One of the worst privacy invaders the world has ever seen is the Internet. When you surf, Web sites can find out where you've been and can gather other information about you. Trojan horses and spyware can snoop on you. Key loggers can capture your keystrokes as you type. Eavesdroppers can steal your passwords.
It doesn't have to be that way. The 15 downloads presented here can protect you. You'll find firewalls, password protectors, rootkit killers, trace cleaners, anonymity securers, and more. So check them out, and help yourself to a safer online experience. (Note that the 15 downloads we look at here don't include any antivirus and antispyware programs. We figured that we've covered those packages well enough elsewhere. So instead, we focus on tools you might not have heard about.)
A firewall is one of the most basic pieces of software you can get for protecting your privacy. Any decent firewall shields you from inbound snoopers, and the better ones also prevent sneaky software from sitting invisibly on your PC and making outbound connections to tell others about your activities.
Comodo Firewall Pro
If you have Windows XP or Windows Vista, you have a firewall on your PC courtesy of Microsoft, so you may figure that you're perfectly safe. Wrong--the firewalls built into both of those operating systems have problems. The Windows XP firewall, for example, lacks outbound protection. And the Windows Vista firewall is exceedingly difficult to customize.
Vista Firewall Control
Windows Vista's firewall is better than the one built into Windows XP because it includes outbound protection as well as inbound protection. Outbound protection is vital, because Trojan horses and spyware often use silent outbound connections to do their damage. In addition, some surreptitious software uses invisible outbound connection from your PC to send out spam or malware without your knowling it.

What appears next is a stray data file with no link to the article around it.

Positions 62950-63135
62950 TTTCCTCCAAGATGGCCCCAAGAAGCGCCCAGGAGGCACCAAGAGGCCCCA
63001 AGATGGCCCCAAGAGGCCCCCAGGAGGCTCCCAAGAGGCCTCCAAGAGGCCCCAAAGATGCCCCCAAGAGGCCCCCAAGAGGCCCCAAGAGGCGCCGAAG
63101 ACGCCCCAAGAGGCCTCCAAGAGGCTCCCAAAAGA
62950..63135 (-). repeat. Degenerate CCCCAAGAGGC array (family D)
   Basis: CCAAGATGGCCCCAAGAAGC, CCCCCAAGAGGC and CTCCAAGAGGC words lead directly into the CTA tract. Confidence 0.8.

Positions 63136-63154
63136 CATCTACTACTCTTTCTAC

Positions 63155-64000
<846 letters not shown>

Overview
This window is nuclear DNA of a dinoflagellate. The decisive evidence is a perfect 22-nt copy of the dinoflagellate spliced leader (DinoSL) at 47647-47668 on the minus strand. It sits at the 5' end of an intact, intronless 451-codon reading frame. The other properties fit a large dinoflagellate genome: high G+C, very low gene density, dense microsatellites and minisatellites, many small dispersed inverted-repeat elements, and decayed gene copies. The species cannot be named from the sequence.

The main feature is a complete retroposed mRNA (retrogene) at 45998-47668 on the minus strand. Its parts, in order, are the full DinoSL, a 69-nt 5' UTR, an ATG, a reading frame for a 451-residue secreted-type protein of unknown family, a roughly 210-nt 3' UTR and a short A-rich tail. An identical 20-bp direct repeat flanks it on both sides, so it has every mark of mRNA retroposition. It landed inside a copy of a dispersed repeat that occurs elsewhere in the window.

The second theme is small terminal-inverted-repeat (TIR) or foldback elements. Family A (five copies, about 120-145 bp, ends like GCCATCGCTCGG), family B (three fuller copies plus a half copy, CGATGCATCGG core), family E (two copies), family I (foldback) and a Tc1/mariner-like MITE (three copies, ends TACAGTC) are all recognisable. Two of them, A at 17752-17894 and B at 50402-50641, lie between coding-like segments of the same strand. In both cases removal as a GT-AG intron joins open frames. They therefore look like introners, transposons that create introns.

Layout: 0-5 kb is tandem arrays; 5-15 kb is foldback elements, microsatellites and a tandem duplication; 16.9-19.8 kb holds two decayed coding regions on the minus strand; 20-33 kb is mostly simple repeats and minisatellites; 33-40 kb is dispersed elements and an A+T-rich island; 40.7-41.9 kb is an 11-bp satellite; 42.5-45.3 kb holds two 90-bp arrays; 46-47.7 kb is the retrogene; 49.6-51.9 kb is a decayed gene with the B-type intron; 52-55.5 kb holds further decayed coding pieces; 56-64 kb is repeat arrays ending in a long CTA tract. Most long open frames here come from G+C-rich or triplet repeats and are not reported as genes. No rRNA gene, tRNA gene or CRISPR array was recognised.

Password theft is one of the greatest privacy dangers that an Internet user faces online. With the following downloads, you'll be able to keep your passwords private and yet still keep track of them
KeePass Password Safe
Most people have dozens of passwords that they use for Web sites, Web-based mail, ATMs, and more. They have become a fact of automated life. But it doesn't matter how much antivirus software and antimalware you use; if your password is stolen, you're in trouble.
KeePass Password Safe offers a simple way to keep track of all your passwords while keeping them safe. It lets you store all of your passwords in a lightweight, simple-to-use database, and it encrypts the database so that only you have access to it. You can lock it with a master password or with a file key.
One of the biggest dangers you face online is theft of your user name and passwords for logging into commercial Web sites (such as banking and financial sites) and Web-based e-mail accounts. A criminal who steals that information could empty your bank account and use your e-mail address to pose as you.